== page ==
One Perspective On Government
Some libertarians oppose governments on the principle that they are organised gangs of thugs. They consider the defining characteristic of governments to be that governments claim the right to initiate force ... and people listen (whereas most thieves don't pretend to be legitimate and aren't considered as such). They point out that they never agreed to pay taxes, and don't want to, and don't like most of the stuff that taxes pay for, and consider that conclusive.
Some of these libertarians support the war on terrorism. They realise that terrorism is a great threat, and to wish see it fought against. Terrorism is so bad that anyone at all fighting it is good. I suppose they must see the matter as a powerful pickpocket guild beating up a renegade gang of murderers. A "lesser of two evils" situation.
(Some libertarians would oppose the war on terror, either because they figure "If we leave them alone, they'll leave us alone, and nevermind Israel," or "No collateral damage is ever acceptable, under any circumstances, for any purpose, even if it is only caused because the enemy is using human shields." But I won't go into how silly I think those approaches are right now.)
Some of these libertarians, if given the option, would be happy to see the US government disappear tomorrow. The institution, the knowledge of how to run it, the taxes, the laws, etc... This is absurd, notably, even within the pickpocket metaphor, as it means foregoing protection.
But there's more than that; there are good reasons to like our government and support it besides self-defense. Our government does various things, some important. Now, the libertarians will insist that all these functions could, in theory, be done by private companies. Well, yes, I agree. But so what? I don't see these companies. They don't exist (yet).
It's not as if an anarcho-capitalist society (in short: free market capitalism with all government functions replaced by private companies and taxes replaced by user fees for people who want the services) would simply come into being without our government. Anarcho-capitalism is not the natural state of affairs that once existed until it was destroyed when a group of evil thugs invented government and took over. It is, rather, a very advanced notion that requires lots of knowledge to implement. This knowledge must be created gradually, through the improvement of existing institutions. Government functions must not disappear overnight, but instead slowly be replaced by private institutions that function better. We need good traditions, not a revolution.
Why Government Is Good
Governments create consent. That's the reason in a nutshell, but of course it needs an explanation.
Let's imagine a group of people living somewhere with no government, and little knowledge. Some will be bad, and will want to dominate over the others. So most people will form mutual defense pacts. And somewhere not too far off, some bad person will have conquered an empire, and formed an army, and thus our people will want to form one big defensive pact, instead of lots of scattered ones, so that they can fend off the entire army if need be. So they will form institutions to cooperate in regional defense. When an invasion looms, there may be disagreements about how many soldiers are needed to fight it off, and who must become a soldier, and where their equipment will come from. Thus, a system to resolve these issues is needed.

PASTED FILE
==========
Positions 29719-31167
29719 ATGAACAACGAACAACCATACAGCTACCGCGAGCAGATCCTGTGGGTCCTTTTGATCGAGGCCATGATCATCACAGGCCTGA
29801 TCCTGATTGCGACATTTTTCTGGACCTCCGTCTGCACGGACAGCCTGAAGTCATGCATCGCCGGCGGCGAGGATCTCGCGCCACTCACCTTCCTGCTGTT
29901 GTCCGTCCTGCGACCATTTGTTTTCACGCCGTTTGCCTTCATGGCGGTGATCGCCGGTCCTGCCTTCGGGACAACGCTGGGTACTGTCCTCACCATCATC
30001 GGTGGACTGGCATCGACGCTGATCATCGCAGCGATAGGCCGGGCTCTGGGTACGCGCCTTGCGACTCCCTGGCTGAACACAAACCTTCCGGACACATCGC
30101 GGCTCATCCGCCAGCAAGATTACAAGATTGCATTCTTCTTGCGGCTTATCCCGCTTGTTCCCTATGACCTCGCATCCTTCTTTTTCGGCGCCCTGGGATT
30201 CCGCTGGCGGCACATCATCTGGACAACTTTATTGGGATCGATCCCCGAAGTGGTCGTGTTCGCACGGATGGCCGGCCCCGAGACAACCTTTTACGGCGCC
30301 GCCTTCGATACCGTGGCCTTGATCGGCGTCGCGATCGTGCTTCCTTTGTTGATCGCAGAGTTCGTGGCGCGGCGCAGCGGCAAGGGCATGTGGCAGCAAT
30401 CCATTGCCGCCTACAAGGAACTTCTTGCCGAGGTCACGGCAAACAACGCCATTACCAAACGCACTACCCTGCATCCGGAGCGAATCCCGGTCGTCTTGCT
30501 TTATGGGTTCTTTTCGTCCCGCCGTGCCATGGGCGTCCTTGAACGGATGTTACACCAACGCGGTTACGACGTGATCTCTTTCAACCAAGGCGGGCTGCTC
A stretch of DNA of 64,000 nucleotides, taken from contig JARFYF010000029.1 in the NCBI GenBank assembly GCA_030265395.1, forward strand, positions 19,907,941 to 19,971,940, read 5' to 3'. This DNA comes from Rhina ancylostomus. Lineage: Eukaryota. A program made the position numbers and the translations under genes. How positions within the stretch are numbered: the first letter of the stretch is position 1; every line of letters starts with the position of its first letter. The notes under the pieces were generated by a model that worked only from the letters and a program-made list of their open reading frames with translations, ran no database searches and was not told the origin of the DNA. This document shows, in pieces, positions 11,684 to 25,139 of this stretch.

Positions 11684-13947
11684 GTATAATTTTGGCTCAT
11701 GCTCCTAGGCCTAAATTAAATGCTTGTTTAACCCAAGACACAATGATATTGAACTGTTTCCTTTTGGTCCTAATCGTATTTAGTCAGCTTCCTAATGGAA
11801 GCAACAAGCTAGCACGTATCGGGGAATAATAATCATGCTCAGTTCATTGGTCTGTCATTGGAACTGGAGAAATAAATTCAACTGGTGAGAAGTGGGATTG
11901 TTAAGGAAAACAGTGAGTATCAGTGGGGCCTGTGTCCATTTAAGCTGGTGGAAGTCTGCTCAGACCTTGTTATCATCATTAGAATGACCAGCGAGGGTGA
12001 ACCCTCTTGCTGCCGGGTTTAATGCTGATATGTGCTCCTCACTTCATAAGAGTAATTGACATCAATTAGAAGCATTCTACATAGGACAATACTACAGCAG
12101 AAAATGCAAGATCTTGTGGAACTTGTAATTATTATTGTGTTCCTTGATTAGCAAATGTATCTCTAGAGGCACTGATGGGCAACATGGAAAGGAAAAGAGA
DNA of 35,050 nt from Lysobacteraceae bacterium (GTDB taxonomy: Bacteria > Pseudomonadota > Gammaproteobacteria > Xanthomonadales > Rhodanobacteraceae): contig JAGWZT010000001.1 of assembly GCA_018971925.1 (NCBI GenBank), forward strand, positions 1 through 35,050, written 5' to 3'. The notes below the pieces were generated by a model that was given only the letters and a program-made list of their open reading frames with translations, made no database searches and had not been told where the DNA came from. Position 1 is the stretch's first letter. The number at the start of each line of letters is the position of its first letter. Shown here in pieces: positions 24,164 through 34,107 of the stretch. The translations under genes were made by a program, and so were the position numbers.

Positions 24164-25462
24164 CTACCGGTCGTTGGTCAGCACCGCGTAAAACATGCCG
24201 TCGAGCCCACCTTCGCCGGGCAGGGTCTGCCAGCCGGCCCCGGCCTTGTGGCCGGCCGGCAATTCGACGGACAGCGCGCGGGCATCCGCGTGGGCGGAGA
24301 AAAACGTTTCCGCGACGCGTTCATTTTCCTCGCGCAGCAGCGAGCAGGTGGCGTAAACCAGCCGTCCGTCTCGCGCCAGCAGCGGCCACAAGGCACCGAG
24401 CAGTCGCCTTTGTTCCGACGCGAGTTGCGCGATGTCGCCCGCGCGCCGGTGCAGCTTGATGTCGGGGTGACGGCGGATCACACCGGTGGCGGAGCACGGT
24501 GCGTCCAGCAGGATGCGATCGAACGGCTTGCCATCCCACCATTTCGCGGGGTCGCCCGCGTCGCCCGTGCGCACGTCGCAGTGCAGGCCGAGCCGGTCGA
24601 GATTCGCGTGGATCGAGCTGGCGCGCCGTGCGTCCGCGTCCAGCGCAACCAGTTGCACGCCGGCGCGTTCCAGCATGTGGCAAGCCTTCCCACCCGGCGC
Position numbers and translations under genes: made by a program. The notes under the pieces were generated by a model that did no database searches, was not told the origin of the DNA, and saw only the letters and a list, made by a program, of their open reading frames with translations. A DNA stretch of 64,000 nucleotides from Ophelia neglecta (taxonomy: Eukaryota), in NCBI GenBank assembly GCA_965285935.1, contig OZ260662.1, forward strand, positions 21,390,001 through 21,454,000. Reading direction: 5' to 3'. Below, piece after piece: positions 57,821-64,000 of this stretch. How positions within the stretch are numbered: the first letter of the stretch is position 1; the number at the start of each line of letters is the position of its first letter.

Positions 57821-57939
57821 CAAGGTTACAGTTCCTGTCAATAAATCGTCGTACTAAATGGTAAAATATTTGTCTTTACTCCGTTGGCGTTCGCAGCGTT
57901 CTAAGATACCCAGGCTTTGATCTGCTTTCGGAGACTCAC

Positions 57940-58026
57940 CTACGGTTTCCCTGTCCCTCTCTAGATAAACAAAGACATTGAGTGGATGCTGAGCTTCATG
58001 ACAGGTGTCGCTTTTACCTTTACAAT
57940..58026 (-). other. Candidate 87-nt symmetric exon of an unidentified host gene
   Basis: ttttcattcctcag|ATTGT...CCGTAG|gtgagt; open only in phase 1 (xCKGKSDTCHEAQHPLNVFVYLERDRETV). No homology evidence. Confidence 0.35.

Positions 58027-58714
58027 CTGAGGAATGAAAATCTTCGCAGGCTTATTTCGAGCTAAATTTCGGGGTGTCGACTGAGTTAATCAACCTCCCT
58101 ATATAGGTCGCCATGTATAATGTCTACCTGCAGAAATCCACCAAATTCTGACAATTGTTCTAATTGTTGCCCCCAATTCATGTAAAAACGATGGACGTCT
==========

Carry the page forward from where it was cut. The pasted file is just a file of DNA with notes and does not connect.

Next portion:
And these people will also set up institutions for small-scale defense against criminals. And they will need some system of deciding who is and is not a criminal. The answer to this is not self-evident despite what some libertarians seem to think. There will be disagreements, and thus some way to resolve them will be needed.
One day, Joe's crop goes bad. He asks others for help. They form some food-sharing institutions. They create rules to govern these. The people all value security, and thus put in provisions to help anyone who does not have enough.
One day they invent medicine. They realise that if they only pay the doctor when they are sick, he will starve in the mean time. And also that he will have no motivation to help prevent people from becoming sick. So everyone pays a low price all the time, and the doctor helps whoever needs help at recovery and prevention both. Some people disagree about who the doctor should be helping, saying he favours his friends, and they create institutions to resolve disputes of that nature.
What will all these institutions look like? Well, at first they will be very crude. The defensive agreement might simply state that all able-bodied men must fight when there is a war, or be put to death. The food agreement might allow anyone who is starving to take food from his neighbor, "as long as he made a genuine effort to create his own food." And the system of resolving disputes might be to ask the town elder.
And, over time, people will come up with better ideas. And after a while, and a lot of progress, something like our current government and courts might form.
If this society (that we've imagined) progresses to use a completely voluntary army, that will be an amazing advance. And if it has elected leaders who consent to voluntarily step down when their term ends, that will be an amazing advance. And if criminals are presumed innocent until evidence is presented against them, that will be an amazing advance. And if there are property rights defended by law, and a system of consensual trade, that will be an amazing advance.
When we know how to do better than using government for these things, we will. But we do not. The path to a better society is not to rail against our government, but rather to acknowledge it for what it is: an imperfect, evolving tradition and a great force for good.